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Johnny (Way-sa-quo-nabe) Smith

Johnny (Way-sa-quo-nabe) Smith

Anishinabe Ojibwa Instructor and Keeper of the Drum

Born: Red Lake, MN, United States
Heritage: Ojibwa

Young Publishers

Book: View Book PDF

Most of you know that this world we live in is rough out there. There are a lot of people who will hurt and harm you. You watch out for them. Stay away from alcohol and drugs. Do not join a gang. Don’t be lazy and just watch TV. Stay in school because without education you can’t get a job anywhere. The more education you have, the more earning power you have.

Johnny (Way-sa-quo-nabe) Smith

Anishinabe Ojibwa Instructor and Keeper of the Drum

My name is Johnny Smith. I’m a Red Lake Chippewa Indian from Red Lake, Minnesota. I graduated from high school when I was 23 years old. I had quit school and tried to get a job, but was too dumb, so I went back and got a diploma. I’ve gone to many different schools to learn a lot of different skills. I have learned to be an accountant, barber, teacher, draftsman, counselor and a business administrator. I learned the importance of education from my second grade teacher.

I speak the Chippewa language. There aren’t many people left who speak the Ojibwa language. I travel all over the United States and sing and dance at a lot of Pow Wows. I have learned much about all the different cultures and can understand many of their languages. No language is hard to learn if you put your mind into it.

My Ojibwa name is Way-sa-quo-nabe. It means Yellow Feather. We had a big naming ceremony. It was time to carry another name. My first name used to be Little Man. They brought out a horse and a rifle and brought gifts. They gave me this name and said now you carry this name. You have to carry on my ways and my teachings. I’ve tried my best to follow.

I got my name Johnny Smith when the government came in to count us up. They keep track of you if you are Indian. When they asked my name, I said Way-sa-quonabe. They could not say it or spell it so they gave me a name. I am named after my great grandfather, John Smith.

I went to a mission school. They taught their own religion. They expected us to talk in English. If we didn’t know the English word, they hit us. They would pull our hair. They were mean and cruel to us back then. We didn’t know their ways and rules and they beat that into us. They wanted to convert us into Christians. They called us pagans because they thought we had no spirit. They didn’t understand that we have a whole way of living.

My grandparents raised me. I had a better learning situation with my grand folks. I didn’t feel threatened and didn’t feel lost in the home of my grand folks. My uncles taught me how to cure people through Indian medicines. They taught me some songs. They taught me the old ways, the spiritual ways of the old people.

I live for singing and dance day after day, even though kids my age that were the same as me made fun of me when I was young. I didn’t care about that. I knew what I did was good because I felt it in here. I have been dancing and singing for 62 years. It has always been important to me to learn the honoring songs and the background and culture of the Ojibwa.

I am a teacher at Oh-Day-Aki School. I teach American Indian history and American Indian singing and dancing. I was talked into being a teacher even though I didn’t want to do it. I went back another year and then got my teaching license. The reason I stay there is all those little kids grew on me even though I could have other jobs and make more money. It is rewarding to watch young people and see them learn.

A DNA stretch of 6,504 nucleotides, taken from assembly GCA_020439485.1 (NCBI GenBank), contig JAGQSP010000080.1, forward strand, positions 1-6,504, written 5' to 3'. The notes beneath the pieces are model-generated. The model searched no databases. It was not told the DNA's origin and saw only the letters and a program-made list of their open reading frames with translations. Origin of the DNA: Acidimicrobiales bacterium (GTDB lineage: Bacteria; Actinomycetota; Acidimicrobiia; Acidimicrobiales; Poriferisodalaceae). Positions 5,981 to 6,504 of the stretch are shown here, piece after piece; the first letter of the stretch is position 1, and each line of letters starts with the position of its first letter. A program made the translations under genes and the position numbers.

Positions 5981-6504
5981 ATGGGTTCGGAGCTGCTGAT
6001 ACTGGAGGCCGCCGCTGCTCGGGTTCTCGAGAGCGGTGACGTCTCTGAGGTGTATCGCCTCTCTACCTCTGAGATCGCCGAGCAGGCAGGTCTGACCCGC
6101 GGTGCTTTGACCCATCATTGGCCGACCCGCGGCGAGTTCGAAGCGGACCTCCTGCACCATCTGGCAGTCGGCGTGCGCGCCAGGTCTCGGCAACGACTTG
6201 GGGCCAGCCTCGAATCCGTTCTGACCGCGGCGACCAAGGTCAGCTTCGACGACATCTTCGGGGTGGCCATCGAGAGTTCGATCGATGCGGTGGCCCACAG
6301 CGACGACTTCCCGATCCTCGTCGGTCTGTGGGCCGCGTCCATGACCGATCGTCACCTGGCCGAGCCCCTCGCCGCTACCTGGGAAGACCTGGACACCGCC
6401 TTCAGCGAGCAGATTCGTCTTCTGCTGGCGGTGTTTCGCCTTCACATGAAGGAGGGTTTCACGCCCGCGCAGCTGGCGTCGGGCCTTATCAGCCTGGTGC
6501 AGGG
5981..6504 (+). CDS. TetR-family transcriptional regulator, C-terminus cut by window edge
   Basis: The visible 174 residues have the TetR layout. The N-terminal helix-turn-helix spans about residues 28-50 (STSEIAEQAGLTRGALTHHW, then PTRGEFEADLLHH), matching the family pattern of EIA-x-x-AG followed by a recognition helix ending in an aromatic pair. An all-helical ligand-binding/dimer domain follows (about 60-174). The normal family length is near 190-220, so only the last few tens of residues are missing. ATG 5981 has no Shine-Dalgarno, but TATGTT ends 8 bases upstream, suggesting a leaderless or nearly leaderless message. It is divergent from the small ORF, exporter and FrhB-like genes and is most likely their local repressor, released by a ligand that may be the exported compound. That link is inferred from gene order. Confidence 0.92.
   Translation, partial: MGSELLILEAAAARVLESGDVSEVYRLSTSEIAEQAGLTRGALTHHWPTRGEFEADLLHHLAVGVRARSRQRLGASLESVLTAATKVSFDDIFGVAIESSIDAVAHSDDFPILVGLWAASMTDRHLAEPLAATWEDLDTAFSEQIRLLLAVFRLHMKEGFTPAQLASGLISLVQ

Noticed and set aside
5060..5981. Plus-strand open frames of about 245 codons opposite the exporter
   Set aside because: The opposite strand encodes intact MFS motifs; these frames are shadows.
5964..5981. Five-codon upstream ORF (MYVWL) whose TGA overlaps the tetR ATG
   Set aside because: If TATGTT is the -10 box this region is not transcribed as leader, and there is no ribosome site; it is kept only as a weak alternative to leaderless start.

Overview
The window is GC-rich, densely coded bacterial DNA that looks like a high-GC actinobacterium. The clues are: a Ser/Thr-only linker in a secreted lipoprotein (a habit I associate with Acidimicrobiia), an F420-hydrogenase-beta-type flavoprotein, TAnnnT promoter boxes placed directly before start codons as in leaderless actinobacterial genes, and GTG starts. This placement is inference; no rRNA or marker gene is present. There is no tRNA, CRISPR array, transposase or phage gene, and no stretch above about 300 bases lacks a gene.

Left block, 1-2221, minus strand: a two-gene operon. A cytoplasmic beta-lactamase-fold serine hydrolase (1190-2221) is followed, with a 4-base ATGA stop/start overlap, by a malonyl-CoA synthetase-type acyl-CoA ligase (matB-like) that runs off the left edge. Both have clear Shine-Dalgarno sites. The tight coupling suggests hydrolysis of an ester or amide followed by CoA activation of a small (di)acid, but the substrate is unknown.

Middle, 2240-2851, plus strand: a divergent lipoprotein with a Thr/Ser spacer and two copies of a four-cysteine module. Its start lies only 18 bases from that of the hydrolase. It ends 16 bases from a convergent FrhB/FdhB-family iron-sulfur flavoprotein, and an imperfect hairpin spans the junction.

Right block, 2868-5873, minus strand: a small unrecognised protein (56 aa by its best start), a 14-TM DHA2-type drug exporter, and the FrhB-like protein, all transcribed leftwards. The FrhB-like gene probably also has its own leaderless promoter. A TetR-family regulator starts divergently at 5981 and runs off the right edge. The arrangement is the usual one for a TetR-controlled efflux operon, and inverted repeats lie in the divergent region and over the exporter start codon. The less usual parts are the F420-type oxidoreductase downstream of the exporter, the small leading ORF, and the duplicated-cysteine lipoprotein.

My spirituality works like this: when I go back home, I take my hand drum with me and go out in the woods and sing praising songs. I sing honor songs that praise our creators for what they give us. I honor people who do extraordinary things. A traditional life to me is just doing the things I learned. Being respectful of all things. Treating people kindly. Doing the things I learned that mean something to me in my heart.

Notation: Download PDF

I Am Proud To Be Ojibwe

Honoring Johnny (Way-sa-quo-nabe) Smith

I Am Proud To Be Ojibwe
Honoring Johnny Smith

Thank-you Great Spirit
For all you have given
To help us through

My name is Johnny Smith
From the Red Lake Band
First people of this land
Waysaquonabe Yellow Feather
Given on my Naming Day
Raised by my grandparents
I’m proud to be Ojibwe
They called us pagans
They thought we had no
Belief in the Great Spirit
In this world we call home
Sent my people to the mission
To learn their white man ways
We have our own traditions
I’m proud to be Ojibwe
I could not speak English
I flunked the second grade
Held me back until I learned
How to speak their English ways
My grandfather said, “You can talk
all day long and not say
a thing in the English language.”
I’m proud to be Ojibwe
Kids use to tease me
They called me Pow-Wow Smith
Ran me down
for speaking my language
I didn’t care about it

Time went on they started asking
Me how to say
Words in their native language
I’m proud to be Ojibwe
At sixteen became a pulp cutter
Swung an axe with both hands
Learned the old songs and dances
From the elders in my clan
Now I am a teacher
Living on a teacher’s wage
I like to help the children
I’m proud to be Ojibwe
Treat people kindly
Be respectful of all things
Gitche Manitou is happy
When he hears the people sing
Feed the drum and feed the people
At the Pow Wows I love to play
Songs for my people
I’m proud to be Ojibwe

Music by LARRY LONG. Words by LARRY LONG with Sherry Hebert’s 4th & 5th Grade Class of FAIR Downtown School. (Minneapolis, Minnesota.)

© Larry Long 2006 / BMI